The neural stem cell/carnitine malnutrition hypothesis: new prospects for effective reduction of autism risk? Developmental Biology

Autism spectrum disorders (ASDs) are developmental neuropsychiatric disorders with heterogeneous etiologies. As the incidence of these disorders is rising, such disorders represent a major human health problem with escalating social cost. Although recent years witnessed advances in our understanding of the genetic basis of some dysmorphic ASDs, little progress has been made in translating the improved understanding into effective strategies for ASD management or minimization of general ASD risk. Here we explore the idea, described in terms of the neural stem cell (NSC)/carnitine malnutrition hypothesis, that an unappreciated risk factor for ASD is diminished capacity for carnitine-dependent long-chain fatty acid β-oxidation in neural stem cells of the developing mammalian brain. The basic premise is that fetal carnitine status is a significant metabolic component in determining NSC vulnerability to derangements in their self-renewal program and, therefore, to fetal ASD risk. As fetal carnitine status exhibits a genetic component that relates to de novo carnitine biosynthesis and is sensitive to environmental and behavioral factors that affect maternal circulating carnitine levels, to which the fetus is exposed, we propose that reduced carnitine availability during gestation is a common risk factor that lurks beneath the genetically complex ASD horizon. One major prediction of the NSC/carnitine malnutrition hypothesis is that a significant component of ASD risk might be e...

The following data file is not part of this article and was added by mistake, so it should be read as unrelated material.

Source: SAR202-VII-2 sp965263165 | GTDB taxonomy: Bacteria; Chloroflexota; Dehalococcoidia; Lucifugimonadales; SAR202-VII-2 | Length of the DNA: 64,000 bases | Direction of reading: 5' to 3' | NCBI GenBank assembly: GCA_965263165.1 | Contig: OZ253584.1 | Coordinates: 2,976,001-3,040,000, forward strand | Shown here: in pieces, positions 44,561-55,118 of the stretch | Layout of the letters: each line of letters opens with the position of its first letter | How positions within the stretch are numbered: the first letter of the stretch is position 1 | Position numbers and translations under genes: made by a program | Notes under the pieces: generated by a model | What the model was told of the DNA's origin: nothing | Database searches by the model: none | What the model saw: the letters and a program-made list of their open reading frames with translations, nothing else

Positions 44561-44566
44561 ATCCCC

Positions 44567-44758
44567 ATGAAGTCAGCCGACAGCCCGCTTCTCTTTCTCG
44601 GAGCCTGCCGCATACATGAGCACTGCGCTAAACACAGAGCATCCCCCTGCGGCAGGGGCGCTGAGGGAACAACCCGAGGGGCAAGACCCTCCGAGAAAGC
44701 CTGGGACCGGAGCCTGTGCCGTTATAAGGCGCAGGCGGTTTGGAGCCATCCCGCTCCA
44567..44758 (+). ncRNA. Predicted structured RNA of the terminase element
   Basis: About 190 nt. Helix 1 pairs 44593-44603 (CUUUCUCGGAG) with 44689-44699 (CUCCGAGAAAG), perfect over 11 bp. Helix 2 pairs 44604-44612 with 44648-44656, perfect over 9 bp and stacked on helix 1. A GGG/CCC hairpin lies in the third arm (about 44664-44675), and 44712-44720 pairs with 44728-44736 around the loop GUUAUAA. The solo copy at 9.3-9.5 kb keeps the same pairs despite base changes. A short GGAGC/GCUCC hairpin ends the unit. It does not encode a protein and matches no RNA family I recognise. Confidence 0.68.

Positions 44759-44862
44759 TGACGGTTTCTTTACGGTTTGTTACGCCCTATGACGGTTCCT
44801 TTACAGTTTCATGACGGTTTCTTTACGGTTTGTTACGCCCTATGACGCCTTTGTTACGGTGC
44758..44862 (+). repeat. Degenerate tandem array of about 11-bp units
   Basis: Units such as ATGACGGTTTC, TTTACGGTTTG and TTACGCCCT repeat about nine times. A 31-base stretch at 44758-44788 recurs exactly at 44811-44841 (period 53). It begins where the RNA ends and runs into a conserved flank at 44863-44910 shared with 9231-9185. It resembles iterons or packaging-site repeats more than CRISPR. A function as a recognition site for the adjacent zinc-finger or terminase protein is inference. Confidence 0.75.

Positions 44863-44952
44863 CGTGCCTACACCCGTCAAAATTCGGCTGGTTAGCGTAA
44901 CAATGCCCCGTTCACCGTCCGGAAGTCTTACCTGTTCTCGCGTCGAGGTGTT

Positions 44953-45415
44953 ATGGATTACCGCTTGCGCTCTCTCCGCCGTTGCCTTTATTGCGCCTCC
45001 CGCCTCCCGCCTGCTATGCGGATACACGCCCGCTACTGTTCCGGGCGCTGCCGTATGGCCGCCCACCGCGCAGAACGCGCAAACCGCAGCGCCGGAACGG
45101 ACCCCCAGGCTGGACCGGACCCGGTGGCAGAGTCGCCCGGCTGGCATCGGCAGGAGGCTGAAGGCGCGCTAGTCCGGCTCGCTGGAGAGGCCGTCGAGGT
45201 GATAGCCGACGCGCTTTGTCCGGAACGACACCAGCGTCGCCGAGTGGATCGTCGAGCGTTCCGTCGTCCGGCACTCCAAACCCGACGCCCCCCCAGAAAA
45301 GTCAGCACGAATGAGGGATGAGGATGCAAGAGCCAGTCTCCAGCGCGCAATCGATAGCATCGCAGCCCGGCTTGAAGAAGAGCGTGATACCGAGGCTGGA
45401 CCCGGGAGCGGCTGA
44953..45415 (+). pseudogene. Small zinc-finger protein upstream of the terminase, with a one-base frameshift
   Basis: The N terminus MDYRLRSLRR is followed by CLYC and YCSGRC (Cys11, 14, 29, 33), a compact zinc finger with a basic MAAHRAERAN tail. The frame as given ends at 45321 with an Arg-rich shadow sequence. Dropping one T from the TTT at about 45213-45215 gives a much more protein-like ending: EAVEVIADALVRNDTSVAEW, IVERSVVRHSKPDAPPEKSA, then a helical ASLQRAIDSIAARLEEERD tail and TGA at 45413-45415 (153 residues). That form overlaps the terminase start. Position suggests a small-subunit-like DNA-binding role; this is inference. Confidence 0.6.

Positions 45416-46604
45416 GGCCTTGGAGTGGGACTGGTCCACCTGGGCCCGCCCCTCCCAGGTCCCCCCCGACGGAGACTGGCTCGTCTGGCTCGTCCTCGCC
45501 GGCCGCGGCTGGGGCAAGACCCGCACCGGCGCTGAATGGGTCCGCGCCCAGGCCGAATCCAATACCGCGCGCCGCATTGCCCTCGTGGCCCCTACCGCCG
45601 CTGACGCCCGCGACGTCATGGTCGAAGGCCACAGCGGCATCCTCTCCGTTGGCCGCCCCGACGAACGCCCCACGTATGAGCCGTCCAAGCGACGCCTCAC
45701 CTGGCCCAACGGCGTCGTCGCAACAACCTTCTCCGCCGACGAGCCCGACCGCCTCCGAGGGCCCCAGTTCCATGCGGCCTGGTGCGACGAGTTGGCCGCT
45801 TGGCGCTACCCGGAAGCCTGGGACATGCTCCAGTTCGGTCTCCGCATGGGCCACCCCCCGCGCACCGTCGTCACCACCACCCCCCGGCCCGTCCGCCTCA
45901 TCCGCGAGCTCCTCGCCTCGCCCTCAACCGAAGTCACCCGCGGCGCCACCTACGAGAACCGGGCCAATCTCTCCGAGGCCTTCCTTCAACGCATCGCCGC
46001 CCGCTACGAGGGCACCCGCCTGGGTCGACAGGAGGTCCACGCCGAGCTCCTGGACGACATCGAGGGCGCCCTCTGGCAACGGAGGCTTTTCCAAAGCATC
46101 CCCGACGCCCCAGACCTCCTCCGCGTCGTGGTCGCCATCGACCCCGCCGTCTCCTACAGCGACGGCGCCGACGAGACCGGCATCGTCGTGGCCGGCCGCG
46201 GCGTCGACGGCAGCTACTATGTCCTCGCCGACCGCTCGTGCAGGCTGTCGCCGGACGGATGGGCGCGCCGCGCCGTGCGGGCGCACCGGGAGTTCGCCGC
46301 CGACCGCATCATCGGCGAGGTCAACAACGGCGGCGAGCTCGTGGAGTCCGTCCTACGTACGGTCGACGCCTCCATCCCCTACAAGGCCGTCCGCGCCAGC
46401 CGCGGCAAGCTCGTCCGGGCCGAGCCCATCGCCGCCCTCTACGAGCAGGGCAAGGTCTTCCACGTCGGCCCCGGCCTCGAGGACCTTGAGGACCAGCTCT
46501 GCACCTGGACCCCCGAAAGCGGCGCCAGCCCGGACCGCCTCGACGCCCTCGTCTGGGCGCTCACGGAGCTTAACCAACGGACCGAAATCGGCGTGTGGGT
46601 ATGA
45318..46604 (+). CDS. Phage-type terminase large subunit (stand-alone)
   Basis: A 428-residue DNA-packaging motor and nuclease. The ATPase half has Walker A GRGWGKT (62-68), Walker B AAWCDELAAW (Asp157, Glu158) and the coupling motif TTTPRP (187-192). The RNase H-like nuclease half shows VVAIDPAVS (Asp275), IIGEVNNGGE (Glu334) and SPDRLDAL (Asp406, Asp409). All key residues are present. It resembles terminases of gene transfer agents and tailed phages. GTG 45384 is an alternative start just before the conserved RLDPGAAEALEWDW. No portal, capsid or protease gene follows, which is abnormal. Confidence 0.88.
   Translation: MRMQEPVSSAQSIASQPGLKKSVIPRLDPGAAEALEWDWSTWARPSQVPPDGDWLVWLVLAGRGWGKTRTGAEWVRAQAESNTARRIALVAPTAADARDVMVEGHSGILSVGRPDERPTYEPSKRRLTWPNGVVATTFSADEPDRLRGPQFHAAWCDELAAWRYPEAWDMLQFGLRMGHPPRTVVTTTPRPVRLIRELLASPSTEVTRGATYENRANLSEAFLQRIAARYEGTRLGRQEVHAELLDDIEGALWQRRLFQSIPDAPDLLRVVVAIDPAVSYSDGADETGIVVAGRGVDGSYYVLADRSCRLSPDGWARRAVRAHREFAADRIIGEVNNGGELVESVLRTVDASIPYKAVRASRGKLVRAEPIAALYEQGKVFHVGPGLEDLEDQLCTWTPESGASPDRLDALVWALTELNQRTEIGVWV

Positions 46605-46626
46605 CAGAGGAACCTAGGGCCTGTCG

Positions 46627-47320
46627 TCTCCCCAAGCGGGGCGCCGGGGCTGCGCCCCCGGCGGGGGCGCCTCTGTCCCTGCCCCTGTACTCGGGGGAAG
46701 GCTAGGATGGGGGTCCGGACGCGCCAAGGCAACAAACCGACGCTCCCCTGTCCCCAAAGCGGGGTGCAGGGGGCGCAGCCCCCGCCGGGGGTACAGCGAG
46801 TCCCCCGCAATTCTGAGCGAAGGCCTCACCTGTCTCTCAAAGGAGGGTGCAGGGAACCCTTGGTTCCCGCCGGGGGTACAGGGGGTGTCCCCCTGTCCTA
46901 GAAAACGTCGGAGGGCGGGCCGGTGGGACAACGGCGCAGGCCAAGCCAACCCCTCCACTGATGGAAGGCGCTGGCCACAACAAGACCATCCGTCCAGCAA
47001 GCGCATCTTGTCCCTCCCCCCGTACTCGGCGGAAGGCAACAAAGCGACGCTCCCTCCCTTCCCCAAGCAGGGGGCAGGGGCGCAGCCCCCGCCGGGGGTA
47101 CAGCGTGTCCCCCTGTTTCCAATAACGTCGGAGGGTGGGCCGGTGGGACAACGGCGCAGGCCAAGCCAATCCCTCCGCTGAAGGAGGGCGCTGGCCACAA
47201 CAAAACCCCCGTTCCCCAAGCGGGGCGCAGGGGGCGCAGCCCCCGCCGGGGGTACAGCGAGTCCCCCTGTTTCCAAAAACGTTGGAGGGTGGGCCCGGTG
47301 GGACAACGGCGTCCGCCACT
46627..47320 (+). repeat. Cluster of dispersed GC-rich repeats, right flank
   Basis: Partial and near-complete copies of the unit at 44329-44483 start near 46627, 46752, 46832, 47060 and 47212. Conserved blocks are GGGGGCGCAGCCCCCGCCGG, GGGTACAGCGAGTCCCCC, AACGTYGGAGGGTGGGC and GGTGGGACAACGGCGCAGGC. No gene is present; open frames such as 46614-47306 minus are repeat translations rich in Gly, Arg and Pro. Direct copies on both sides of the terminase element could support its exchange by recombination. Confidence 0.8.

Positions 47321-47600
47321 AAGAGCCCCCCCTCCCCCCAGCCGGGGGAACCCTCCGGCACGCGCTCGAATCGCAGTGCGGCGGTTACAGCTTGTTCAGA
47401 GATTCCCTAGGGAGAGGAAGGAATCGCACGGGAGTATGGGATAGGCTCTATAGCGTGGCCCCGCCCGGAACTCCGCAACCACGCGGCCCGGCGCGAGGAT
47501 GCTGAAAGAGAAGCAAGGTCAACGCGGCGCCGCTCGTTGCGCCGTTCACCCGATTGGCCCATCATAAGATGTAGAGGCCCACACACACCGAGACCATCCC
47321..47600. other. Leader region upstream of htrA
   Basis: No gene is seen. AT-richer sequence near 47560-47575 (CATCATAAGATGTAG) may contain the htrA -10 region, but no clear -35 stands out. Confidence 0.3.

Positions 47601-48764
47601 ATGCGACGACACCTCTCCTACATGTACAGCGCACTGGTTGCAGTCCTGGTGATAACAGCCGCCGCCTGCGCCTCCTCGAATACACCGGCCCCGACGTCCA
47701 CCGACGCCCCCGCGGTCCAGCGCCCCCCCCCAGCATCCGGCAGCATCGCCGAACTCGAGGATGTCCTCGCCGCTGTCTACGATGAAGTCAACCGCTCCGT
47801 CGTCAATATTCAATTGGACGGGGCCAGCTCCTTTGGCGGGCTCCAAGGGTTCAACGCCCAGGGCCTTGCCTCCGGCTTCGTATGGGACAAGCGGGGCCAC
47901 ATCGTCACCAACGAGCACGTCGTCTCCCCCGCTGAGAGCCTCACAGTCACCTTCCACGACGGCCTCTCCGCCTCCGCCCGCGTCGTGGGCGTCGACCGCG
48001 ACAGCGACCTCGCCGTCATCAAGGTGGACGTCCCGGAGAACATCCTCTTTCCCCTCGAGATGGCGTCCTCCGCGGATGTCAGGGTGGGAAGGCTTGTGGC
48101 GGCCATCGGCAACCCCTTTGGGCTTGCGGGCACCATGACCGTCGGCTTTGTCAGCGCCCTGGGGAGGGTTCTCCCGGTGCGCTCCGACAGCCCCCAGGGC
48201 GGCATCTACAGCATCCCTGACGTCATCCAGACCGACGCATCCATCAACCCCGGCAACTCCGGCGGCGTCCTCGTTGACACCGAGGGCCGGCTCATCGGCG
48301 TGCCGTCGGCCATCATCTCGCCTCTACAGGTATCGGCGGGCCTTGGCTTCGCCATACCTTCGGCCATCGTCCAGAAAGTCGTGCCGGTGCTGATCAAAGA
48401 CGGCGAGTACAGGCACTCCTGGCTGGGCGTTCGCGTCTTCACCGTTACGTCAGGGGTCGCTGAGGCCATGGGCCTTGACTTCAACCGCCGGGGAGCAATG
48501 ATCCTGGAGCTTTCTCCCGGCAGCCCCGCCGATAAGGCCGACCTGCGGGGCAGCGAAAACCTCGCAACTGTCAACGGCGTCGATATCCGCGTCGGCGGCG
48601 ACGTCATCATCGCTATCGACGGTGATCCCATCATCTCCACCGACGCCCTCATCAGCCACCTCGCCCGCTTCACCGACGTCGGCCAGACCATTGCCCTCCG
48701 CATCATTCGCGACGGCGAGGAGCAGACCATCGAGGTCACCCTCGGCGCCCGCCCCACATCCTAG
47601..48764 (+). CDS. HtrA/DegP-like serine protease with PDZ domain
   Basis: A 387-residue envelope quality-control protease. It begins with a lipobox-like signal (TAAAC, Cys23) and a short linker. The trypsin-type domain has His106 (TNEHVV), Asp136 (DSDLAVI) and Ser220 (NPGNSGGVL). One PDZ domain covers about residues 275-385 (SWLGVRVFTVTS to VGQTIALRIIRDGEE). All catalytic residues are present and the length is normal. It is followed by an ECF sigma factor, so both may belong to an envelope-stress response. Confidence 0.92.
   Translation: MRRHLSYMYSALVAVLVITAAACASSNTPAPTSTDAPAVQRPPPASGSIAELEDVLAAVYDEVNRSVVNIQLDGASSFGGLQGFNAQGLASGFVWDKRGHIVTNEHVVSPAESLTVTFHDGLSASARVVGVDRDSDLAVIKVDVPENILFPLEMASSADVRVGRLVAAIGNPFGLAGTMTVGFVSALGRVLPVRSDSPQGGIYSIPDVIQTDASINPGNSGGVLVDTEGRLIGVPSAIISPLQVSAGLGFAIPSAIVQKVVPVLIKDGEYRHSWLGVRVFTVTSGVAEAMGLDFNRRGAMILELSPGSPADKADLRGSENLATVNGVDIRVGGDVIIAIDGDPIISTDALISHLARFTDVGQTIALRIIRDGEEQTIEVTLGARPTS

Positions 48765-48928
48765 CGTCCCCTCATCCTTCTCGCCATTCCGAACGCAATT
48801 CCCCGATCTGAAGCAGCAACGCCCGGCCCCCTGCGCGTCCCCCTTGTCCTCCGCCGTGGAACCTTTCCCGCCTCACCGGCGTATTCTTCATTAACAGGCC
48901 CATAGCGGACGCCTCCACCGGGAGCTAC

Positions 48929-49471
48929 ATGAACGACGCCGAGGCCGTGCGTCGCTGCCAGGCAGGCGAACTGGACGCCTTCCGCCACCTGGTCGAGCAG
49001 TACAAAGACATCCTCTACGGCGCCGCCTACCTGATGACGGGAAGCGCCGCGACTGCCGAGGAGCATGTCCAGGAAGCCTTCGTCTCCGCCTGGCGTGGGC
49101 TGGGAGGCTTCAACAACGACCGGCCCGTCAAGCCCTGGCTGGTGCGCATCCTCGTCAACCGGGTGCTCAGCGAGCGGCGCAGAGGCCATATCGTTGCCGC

Source: Journal of Biological Chemistry - Category: Chemistry Authors: Tags: ASBMB Award Articles Source Type: research

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Clusters of living brain cells are teaching scientists about diseases like autism. With a new finding, some experts wonder if these organoids may become too much like the real thing.
Source: NYT Health - Category: Consumer Health News Authors: Tags: your-feed-science Brain Zika Virus Laboratories and Scientific Equipment Stem Cells Pregnancy and Childbirth Biology and Biochemistry Autism International Space Station Biotechnology and Bioengineering Cell (Journal) University of Ca Source Type: news
Conclusion The key problem with the ND field is the lack of understanding in the events preceding the development of protein-based markers – such as Tau – currently used to diagnose NDs. By this stage, the diseases become more difficult to treat. SncRNAs play an important regulatory role in the maintenance of the homeostatic brain. Therefore, changes in their concentration levels can be indicative of mechanistic changes that could precede protein-based markers. One single sncRNA biomarker is unlikely to differentiate between diseases. However, a combination of sncRNA biomarkers could be illustrative of the me...
Source: Frontiers in Genetics - Category: Genetics & Stem Cells Source Type: research